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Bullous pemphigoid

What is bullous pemphigoid?

Bullous pemphigoid is a subepidermal autoimmune blistering disease. “Bullous” means blistering and “pemphigoid” comes from the Greek word pemphix and means bubbles. Bullous pemphigoid is the commonest type of autoimmune blistering disease, with an incidence of 12.1 to 66 new cases per million per year.

BullousPemphigoid
Image reproduced with permission of Dr Dedee Murrell

What causes bullous pemphigoid?

There are two main layers of the skin, the epidermis (the very top layer) and the dermis (the deep layer). The area between these layers is known as the basement membrane zone. Bullous pemphigoid occurs when cells of the body’s immune system produce proteins (autoantibodies) which attack and damage specific proteins of the basement membrane zone (known as BP180 and BP230), which are critical in attaching the top layer of skin cells (the epidermis) to the underlying layer (the dermis).  If the basement membrane proteins are damaged, the top and bottom layers of the skin separate, causing blister formation.

The cause of the immune attack on the skin is unknown. It may occur several years after damage to the nervous system or muscle system although how these events are related is unknown.

What does bullous pemphigoid look like?

Bullous pemphigoid can occur at any age but it usually affects older individuals with onset in the late 70s. There have been rare cases reported in infants and children.

Bullous pemphigoid can look initially like dermatitis or urticaria (hives) with red itchy bumps and patches. Unlike hives, these patches do not move around or disappear. The condition may stay like this for months until blisters eventually start to form. The blisters are typically large, tense, fluid filled and very itchy.  They occur most frequently on the skin of the body folds and trunk.  There is typically no mucosal membrane involvement.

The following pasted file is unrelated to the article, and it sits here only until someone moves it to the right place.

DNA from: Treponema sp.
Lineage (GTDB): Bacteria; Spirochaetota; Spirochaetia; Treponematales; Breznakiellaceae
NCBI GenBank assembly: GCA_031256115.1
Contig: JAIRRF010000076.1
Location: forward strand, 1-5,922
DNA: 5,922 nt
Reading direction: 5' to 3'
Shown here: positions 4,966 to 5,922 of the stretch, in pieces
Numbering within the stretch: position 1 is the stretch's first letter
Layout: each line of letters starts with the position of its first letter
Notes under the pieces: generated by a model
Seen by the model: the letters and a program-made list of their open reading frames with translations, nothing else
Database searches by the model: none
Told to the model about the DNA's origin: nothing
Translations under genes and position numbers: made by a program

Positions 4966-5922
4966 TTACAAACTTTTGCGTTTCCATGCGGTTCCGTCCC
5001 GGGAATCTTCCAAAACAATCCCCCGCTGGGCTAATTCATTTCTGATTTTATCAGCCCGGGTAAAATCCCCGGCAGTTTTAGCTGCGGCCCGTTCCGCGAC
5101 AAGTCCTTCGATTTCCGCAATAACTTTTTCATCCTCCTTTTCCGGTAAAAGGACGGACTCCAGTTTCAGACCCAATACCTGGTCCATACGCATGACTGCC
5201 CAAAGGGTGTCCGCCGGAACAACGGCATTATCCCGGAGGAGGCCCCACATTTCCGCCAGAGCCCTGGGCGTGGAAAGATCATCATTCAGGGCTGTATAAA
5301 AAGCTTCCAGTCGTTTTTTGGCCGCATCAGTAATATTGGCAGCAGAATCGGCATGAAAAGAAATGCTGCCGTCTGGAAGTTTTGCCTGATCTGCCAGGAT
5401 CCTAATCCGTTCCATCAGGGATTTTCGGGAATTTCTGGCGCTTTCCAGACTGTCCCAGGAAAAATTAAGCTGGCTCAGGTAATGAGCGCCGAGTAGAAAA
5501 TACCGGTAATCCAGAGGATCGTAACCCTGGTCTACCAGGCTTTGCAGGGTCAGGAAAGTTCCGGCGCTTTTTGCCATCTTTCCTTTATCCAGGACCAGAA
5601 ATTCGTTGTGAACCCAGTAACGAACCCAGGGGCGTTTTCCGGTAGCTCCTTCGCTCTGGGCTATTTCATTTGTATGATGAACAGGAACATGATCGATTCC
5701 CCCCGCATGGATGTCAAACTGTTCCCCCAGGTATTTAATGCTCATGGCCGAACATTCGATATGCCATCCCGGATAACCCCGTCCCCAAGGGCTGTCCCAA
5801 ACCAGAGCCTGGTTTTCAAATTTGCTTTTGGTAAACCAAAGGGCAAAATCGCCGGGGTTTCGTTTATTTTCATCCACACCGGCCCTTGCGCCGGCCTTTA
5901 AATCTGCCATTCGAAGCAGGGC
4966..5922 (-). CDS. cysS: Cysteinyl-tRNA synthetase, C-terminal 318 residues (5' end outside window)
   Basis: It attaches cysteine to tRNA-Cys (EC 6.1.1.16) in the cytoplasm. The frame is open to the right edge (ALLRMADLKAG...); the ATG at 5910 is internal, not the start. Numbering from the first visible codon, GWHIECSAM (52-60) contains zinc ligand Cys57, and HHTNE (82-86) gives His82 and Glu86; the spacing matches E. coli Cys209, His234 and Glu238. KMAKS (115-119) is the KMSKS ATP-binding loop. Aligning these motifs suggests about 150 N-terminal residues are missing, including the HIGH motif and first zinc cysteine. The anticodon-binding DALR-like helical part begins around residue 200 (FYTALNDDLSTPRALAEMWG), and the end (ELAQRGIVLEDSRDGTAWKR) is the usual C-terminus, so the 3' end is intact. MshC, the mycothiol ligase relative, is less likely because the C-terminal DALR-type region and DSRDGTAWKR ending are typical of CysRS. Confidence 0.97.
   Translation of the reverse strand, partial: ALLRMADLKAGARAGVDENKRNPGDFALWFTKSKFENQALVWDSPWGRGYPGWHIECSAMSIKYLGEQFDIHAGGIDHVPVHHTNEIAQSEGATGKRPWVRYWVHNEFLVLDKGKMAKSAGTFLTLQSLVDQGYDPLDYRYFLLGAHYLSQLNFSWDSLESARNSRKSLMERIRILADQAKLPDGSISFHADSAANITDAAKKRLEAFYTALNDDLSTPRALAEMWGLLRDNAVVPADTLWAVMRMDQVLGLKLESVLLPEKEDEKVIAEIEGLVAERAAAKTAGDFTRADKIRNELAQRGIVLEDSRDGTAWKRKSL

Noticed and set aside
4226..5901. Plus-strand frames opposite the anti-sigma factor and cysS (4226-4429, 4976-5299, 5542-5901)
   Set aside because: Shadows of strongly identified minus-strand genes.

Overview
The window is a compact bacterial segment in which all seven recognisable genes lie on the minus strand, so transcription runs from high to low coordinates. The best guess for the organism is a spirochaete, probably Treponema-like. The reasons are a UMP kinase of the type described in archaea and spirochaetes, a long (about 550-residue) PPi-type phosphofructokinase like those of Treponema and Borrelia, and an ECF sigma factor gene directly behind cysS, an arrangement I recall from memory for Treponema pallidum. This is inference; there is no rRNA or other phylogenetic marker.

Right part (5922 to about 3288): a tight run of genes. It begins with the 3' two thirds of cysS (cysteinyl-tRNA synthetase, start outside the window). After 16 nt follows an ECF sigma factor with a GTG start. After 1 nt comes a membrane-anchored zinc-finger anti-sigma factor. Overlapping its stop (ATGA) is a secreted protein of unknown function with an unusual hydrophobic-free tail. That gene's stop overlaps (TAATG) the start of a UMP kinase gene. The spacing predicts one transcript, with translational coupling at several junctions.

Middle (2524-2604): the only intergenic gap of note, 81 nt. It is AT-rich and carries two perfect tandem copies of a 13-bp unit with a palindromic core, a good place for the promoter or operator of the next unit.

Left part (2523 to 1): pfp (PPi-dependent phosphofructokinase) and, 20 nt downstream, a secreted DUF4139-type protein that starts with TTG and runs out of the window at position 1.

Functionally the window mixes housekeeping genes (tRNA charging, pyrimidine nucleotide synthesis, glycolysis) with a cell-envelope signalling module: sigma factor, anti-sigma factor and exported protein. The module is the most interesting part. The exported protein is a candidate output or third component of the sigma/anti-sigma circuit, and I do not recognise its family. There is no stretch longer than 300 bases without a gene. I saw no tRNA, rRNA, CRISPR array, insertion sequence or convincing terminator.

BullousPemphigoid
Image reproduced with permission of Dr Dedee Murrell

 

BullousPemphigoid
Image reproduced with permission of Dr Dedee Murrell

What other problems can occur with bullous pemphigoid?

Approximately half to one third of affected individuals also have neurological disease such as dementia, Parkinson’s disease and cerebrovascular disease.

Other possible associations include malignancy, psoriasis, primary diabetes mellitus, as well as neuroleptic and diuretic drug use.

How is bullous pemphigoid diagnosed?

As it often takes some time for the blisters to emerge, diagnosis may be delayed.

The following tests are usually required:

  • Skin biopsies – biopsy of the edge of a blister for routine pathology; biopsy of skin close to a blister can be sent for direct immunofluorescence which looks for deposition of the autoantibodies in the skin.
  • Blood tests – these test for autoantibodies in the blood.

How is bullous pemphigoid treated?

There is currently no cure for the condition. Treatments are personalised to the individual and directed towards reducing blister formation, relieving the pruritus (itchiness), promoting wound healing and minimising the side effects of treatment.

Individuals with mild disease

  • Potent topical corticosteroid

Individuals with more aggressive disease

Oral medications are often required. These can include:

  • First-line treatment
    • Oral prednisolone
  • Second-line treatments

 What is the likely outcome of bullous pemphigoid?

Unfortunately, bullous pemphigoid has a one-year mortality rate of 20-40% which  is approximately two to three times higher than the aged-matched normal population. Factors associated with a worse prognosis include: advanced age; more extensive disease; higher prednisolone dosage use; and the presence of other medical conditions.

This information has been written by Dr Cathy Zhao, Dr Belinda Welsh and Professor Dedee Murrell
Updated 18/04/2017

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